The biggest problem now is my Mazda 3 back in Berkeley. Someone wants to buy it, phoned Sunday, we made a deal and she needed to take it to her lender today for the lender to inspect. Well, she phoned as I was leaving the border to say that she took it from the Buggy Bank and it started smoking white smoke out the rear and seemed to have some trouble accelerating. What can I do, 5000 miles away? I told her to take it back to Buggy Bank, and spoke to Jerry there. He is going to take it to Oakland Mazda tomorrow, and see what is going on. I can’t imagine. That car never gave me one minute of problem and is still under warranty. I just want to sell it, now! I don’t want to keep making payments, don’t want to keep insuring it. I feel like I’m so far away, and don’t know what to do. Wait and see what’s going on with it I guess. Aaaaarrrghh.

Roadside snow

Roadside snow

Northern Maine

Northern Maine

Brewer, Maine. Mile 4820. Okay, good connection here. I’m staying at another independent motel – great rate, beautiful room and friendly staff. I keep hoping that these lovely little motels can survive the next few years. They just have more character than Econolodge – nicer pillows, towels, more thought in the decor. Right next door is a home-cooking restaurant where I had a delicious dinner with grapenuts custard covered with whipped cream for dessert.

Back to yesterday. Took awhile to figure out how to get out of DC – by mistake I got on the Washington-Baltimore Beltway but that turned out ok – little traffic, and got me to Baltimore, where I got lost for awhile. I thought I was following signs for US 1, but then the signs disappeared and I drove around blocks of row houses, block after block, some renovated, some boarded up. I knew if I kept going, eventually I would find some highway. I decided to take the 83 to 81 to avoid New Jersey, New York. Been there, don’t want to do that again. Anyway, Pennsylvania is rolling and pretty; Wilkes Barre, Scranton, got off the freeway now and then to see some towns. It got colder and colder as I headed north – the heater works great. But it was also very windy, work driving. Today was windy all day, too and cold. Water was frozen mid-stream falling down the rocks at the side of the road, and today the vestiges of snow banks left by the plow lined the roads and parking lots. Ah, I remember March, and all the filthy snow.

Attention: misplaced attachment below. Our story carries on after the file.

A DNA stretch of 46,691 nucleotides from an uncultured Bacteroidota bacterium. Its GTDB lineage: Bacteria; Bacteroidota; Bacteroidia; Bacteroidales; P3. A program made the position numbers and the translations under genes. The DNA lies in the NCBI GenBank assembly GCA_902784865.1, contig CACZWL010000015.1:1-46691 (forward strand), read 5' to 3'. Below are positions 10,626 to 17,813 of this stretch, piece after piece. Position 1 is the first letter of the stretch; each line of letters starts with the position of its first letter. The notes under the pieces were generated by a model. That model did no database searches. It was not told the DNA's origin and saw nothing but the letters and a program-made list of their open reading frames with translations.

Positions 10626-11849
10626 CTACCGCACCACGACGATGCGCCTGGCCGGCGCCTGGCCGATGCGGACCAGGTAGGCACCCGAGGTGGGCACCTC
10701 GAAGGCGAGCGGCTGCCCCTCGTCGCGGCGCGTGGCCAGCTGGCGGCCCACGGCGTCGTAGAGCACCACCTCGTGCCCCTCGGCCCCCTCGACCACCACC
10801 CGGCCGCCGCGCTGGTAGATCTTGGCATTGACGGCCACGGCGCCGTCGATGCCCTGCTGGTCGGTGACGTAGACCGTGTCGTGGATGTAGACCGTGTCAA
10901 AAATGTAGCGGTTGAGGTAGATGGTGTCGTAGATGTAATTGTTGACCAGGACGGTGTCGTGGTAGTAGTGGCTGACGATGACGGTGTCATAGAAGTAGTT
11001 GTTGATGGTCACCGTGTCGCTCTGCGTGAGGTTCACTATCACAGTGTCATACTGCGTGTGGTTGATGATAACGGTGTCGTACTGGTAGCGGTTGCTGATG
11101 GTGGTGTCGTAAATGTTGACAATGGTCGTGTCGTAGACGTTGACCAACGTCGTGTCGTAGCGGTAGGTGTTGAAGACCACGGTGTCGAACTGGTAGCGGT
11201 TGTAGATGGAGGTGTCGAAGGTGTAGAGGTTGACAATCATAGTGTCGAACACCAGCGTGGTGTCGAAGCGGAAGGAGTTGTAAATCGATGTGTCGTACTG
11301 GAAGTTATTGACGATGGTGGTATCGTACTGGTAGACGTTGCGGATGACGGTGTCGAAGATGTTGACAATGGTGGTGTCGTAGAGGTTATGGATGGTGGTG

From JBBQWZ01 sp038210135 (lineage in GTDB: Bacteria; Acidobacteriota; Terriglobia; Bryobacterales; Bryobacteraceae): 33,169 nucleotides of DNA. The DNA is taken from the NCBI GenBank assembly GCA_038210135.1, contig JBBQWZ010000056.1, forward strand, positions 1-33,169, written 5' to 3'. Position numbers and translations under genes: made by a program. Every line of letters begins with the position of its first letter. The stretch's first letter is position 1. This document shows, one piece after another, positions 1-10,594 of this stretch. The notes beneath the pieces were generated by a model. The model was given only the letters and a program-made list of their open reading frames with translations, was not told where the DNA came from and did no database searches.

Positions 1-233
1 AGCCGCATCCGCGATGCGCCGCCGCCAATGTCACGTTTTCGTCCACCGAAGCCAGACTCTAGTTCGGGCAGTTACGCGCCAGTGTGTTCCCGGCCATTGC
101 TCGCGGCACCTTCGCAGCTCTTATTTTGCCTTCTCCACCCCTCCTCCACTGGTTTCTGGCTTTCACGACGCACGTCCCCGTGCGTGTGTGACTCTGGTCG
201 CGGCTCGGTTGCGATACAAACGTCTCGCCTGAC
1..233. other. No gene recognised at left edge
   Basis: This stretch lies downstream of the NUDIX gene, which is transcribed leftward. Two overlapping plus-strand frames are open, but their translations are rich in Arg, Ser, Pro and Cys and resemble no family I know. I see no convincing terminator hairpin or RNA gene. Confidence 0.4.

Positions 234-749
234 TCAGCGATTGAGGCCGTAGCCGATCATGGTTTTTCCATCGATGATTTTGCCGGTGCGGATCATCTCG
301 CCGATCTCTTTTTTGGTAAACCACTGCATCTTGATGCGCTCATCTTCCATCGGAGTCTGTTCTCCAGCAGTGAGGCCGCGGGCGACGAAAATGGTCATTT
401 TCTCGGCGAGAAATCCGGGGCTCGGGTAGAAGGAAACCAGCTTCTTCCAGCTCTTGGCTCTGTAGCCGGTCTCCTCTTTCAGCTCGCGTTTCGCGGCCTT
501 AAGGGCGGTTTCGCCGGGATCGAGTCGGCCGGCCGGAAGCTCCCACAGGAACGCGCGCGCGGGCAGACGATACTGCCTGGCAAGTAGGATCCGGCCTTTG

Nevertheless, I felt elated as I drove into Maine. This is the final leg, and it is beautiful and clean and good. The sky was so blue and clear all day, and the pines tall and fragrant on both sides of the road. I spent some time looking for winter boots, but no luck. Too late in the season even for clearance. They all have spring sandals out now, and the few boots lying around are ugly and still too expensive. I did see a beautiful pair of shoes but even on sale they would have been more than $100 and I really don’t need shoes. They were so nice.

It has been a good trip. I’ve only been to Starbucks once, and haven’t eaten once at a fast food place – it’s possible to eat good real food even when you don’t know where you are. I have stayed at chain motels only half the time, sometimes because it was time to stop and I couldn’t find anything else. I’m so grateful the gas is not $4/gallon. I have had wonderful visits with so many people and now it’s on to new beginnings.

I am only a couple hours from the border, and looking at tomorrow, I think I will have to see how long it takes to clear customs. If it takes very long, it will make a long day so I may go as far as St. John and take the ferry in the morning – one a day, at 9 am. If it goes quickly, I may press on and get all the way tomorrow. Have to wait and see.

March snow

March snow